Whilst we don’t claim to have conducted a scientific survey of those non-Socialist Party PCS activists in favour of a merger, we have talked to many. A dominant theme is that a transfer to Unite would guarantee the medium to long term finances of trade unionism within what are now PCS recognised areas.
Compared to the unsubstantiated claims of us joining Unite to bridge the public/private divide etc, the concern about the union’s finances is a substantive and real issue. That said, the union leadership claims it has stabilised our finances and in concept a smaller union of 220,000 or 200, 000 should be viable unless of course it has the cost infrastructure (in the shape of pension liabilities and full time officer wages) of a much bigger union. In the Independent Left we have said that if the financial situation substantially worsened then we would revisit our current opposition of a transfer to Unite. Whilst we fear that the leadership is covering up the real financial position of the union (that is why we want the union’s books to be opened up so that activists can check) in the absence of fact, we have to accept the leaders’ claims regarding the union’s accounts.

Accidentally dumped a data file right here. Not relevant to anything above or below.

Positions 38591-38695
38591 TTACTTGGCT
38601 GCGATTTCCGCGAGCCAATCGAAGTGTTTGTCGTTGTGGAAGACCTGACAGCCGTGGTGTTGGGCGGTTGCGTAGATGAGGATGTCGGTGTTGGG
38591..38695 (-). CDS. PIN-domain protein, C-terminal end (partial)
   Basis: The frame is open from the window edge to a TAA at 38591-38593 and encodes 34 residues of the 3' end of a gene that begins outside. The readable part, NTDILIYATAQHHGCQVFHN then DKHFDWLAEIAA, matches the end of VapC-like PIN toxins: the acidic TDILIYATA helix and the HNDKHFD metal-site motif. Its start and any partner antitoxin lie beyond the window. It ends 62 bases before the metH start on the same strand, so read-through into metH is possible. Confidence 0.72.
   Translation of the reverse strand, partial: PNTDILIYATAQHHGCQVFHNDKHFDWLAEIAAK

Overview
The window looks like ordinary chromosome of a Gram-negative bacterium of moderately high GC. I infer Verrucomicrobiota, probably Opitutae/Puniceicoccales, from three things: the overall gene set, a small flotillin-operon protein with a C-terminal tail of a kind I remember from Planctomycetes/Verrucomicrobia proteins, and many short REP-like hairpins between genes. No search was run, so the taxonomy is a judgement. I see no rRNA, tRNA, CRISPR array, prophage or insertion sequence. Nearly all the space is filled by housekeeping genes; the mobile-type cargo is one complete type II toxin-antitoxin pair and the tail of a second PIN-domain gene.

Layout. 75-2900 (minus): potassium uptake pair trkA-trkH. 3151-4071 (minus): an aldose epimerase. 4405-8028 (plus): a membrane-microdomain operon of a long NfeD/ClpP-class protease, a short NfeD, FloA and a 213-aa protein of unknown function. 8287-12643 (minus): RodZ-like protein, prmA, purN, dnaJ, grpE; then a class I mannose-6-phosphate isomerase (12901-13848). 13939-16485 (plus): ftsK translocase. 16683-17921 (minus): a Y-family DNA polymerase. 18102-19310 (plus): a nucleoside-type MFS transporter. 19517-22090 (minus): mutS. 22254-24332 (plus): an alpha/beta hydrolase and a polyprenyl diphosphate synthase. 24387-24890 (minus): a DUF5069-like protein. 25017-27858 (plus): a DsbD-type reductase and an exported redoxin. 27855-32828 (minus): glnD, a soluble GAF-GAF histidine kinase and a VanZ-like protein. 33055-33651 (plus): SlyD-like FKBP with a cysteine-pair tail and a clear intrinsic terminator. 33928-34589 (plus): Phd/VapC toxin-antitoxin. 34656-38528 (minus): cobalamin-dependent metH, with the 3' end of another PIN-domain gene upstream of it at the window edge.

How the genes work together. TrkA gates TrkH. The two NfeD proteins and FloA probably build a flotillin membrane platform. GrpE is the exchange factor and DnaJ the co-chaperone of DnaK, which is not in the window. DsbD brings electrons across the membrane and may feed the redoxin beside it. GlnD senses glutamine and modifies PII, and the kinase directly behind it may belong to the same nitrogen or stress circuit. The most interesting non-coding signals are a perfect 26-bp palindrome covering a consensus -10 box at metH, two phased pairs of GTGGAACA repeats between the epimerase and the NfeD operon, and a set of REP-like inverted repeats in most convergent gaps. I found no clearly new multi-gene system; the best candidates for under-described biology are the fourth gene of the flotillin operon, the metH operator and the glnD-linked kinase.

Some activists actually want to link up with the Labour Party and fight from ‘within’. The gain that might made from this is not quantified (and how can it be given the entrenched bureaucracy of Unite and the Labour Party that would seek to prevent any real change) and certainly cannot be worth the real quantifiable losses of union democracy that are on offer with a transfer to Unite; and, as we continually repeat, in the absence of any industrial logic of a transfer, industrial gains for the members, then the transfer is not worth it.